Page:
JT: I totally fell in love with the viola d’amore after hearing a recording of baroque music by Ariosti and Huber for soprano and viola d’amore. Once I finally got my hands on one, my goal was to bring it into all the areas of music I like to play — its original baroque repertoire, folk music which works well because of its droning ability and fiddle-like timbre, songwriting, new music, and improv. Improvising was one of the first contexts I was comfortable playing it in, simply because it took forever to learn to read music due to the tuning and number of strings! In improv, I could also explore its non-traditional sounds and see what else it could do besides play gorgeous D minor arpeggios and sweet melodies. There are a few other people out there using it in folk or new music settings, but it is still extremely rare. I think a deep love for the instrument is actually what makes it work, to be honest. It’s a bit overly complicated and difficult to master, but once you’re hooked on that reverberant silvery tone, it’s all worth it.

AC: Your career is inspiring — starting your own groups, performing with established groups, touring, playing a variety of different genres. You could probably write a book on how to build a music career in the 21st century. Can you give us a brief description of how you got to where you are today?

JT: I wish someone would write a book on building a music career in the 21st century! It is definitely a transitional time, as classical musicians adopt the business models of jazz and pop bands, genres are not as clearly divided and musical versatility is the new normal. My career has been built at a turtle’s pace, one step at a time — getting into classical music school after a different degree; moving away from Manitoba to study music in Ottawa and Montreal which were huge times of growth; auditioning and starting to gig with freelance orchestras in Montreal, knowing it wasn’t quite the right fit but not knowing what was possible; increasing my attention on the creative aspects of music; auditioning and getting a job performing with La La La Human Steps, which widened my world and increased my confidence; exploring baroque music where I found curious musicians who love to research and experiment; commissioning my first piece when I had no other work; learning to write a grant, listening to a lot of improvised music and starting to join in; going home to Manitoba to play pop music and make an EP of my own songs with old friends; playing free shows; playing paid shows; starting ensembles; learning how to book a tour; discovering the viola d’amore; commissioning pieces, performing them; playing more free shows, playing more paid shows . . . and so on. One venture at a time until the present, and still turtling forward. My approach has involved a certain stubbornness about playing music for a living, alongside a cautiousness about becoming a creative musician which has become my life’s work to overcome. I think I’ve always worked hard at whatever is in front of me while looking to the horizon, imagining where I want to go and making choices to steer in that direction. While I like to see my work as a self-run small business, involving the necessary paperwork and promo, I’ve found it helpful to recognize that if I was not in music, I wouldn’t be drawn to running another kind of business but to work on something else related to the internal world of psychology, spirituality and stories, or the natural world of plants and animals. So while doing business is a necessary part of a music career, I have to stay rooted in what is rewarding to me about music in order to be fulfilled, not spending my best energy on getting enough Facebook followers to impress a granting organization, for example, or doing only paid gigs that are not in line with my goals while my creative work slides, which can easily happen while trying to make a living. I fully realize that I will not likely be the most funded, awarded or commercially successful musician with this approach, but I will go deeper with the music that matters to me and hopefully cultivate a life that is healthy and wealthy in time and presence, if not in dollars and cents. I like to imagine a monk doing their work, meditation and rest, finding fulfillment in simple dailiness, not in clamoring for a spot as head of the monastery, although that probably happens. Having grown up on a small, mixed farm on the prairies, I think of my musical work in the same way I learned to work on anything — I’m tending my garden through the needs of each season and harvesting each crop in its time.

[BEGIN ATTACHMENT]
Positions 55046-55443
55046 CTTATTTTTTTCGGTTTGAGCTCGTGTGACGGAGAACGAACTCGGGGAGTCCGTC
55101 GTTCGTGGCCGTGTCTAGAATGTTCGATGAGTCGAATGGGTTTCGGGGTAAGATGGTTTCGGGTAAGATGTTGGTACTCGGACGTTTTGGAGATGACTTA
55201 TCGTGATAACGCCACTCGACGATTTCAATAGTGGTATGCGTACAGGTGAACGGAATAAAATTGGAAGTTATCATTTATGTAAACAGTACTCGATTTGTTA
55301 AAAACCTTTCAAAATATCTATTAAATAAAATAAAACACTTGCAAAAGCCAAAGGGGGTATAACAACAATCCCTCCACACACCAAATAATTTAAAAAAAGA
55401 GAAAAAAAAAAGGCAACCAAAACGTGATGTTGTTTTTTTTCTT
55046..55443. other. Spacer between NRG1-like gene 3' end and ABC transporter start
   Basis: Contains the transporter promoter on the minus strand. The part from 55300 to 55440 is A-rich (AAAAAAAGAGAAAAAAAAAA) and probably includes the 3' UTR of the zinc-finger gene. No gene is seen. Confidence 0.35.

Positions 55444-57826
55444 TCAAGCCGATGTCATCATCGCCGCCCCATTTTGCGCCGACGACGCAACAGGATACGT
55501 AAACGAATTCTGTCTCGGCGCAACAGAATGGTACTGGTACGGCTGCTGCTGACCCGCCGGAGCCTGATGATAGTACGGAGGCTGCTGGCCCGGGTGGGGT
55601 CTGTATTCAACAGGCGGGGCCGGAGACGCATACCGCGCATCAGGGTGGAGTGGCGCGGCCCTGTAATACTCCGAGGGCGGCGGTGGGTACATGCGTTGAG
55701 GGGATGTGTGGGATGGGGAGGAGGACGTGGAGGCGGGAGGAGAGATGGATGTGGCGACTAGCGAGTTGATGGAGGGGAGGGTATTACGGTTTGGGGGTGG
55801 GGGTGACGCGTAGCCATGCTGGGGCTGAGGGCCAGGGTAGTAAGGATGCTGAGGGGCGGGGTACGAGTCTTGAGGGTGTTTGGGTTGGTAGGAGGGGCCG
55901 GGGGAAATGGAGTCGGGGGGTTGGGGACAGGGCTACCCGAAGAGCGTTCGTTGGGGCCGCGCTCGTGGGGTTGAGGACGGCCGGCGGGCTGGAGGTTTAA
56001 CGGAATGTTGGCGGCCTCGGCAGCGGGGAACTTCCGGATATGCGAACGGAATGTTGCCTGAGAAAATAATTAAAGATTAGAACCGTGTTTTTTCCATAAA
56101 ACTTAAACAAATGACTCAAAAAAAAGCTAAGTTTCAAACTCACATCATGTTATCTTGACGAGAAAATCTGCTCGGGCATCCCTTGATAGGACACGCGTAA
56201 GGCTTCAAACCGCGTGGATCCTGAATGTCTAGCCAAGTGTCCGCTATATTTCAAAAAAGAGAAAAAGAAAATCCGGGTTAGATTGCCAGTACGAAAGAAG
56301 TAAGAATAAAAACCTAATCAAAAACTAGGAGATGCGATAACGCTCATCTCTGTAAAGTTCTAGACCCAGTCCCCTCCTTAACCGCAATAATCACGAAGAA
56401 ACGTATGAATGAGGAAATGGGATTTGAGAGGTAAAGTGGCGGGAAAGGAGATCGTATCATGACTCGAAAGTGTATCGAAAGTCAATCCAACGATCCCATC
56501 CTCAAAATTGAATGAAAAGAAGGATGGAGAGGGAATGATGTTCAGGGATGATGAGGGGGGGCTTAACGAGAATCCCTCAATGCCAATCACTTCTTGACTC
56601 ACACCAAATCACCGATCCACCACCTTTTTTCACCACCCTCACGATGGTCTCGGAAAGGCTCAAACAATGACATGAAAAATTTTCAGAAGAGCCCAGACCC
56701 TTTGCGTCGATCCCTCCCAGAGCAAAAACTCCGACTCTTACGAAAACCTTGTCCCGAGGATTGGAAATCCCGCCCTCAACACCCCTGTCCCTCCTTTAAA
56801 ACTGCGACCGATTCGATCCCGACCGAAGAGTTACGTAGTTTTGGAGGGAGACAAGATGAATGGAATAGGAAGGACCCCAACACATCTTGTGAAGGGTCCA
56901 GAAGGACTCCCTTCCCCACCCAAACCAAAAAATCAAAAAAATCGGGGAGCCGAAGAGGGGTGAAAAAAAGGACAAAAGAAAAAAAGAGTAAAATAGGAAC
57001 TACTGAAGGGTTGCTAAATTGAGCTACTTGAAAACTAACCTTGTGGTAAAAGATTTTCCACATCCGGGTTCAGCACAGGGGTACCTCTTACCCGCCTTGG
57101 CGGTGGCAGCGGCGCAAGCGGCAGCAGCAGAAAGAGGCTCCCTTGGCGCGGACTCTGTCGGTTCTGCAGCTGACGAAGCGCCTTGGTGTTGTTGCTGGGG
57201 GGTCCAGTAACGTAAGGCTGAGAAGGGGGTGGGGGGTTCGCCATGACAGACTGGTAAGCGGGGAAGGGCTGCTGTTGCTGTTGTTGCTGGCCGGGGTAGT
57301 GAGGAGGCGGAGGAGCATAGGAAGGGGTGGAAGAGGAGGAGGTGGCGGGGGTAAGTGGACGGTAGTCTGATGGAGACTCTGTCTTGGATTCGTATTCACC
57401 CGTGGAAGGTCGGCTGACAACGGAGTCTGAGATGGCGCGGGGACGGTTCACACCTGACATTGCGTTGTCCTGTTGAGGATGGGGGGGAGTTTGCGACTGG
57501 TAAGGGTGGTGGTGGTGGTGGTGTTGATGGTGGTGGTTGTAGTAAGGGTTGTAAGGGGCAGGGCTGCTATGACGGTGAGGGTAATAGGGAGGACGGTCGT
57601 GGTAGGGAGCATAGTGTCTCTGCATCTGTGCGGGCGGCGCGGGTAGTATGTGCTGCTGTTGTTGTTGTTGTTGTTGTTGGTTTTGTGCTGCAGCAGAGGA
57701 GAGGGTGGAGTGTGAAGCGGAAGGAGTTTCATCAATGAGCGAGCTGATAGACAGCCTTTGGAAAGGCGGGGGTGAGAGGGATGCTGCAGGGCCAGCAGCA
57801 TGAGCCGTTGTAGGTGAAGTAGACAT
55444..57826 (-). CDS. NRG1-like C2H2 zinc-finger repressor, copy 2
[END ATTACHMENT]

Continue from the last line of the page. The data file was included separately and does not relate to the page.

Thiessen / Toninato Duo At Sound Symposium XIX*

See the complete list of SSXIX artists, as well as the full schedule and ticket information.

*Times and locations subject to change.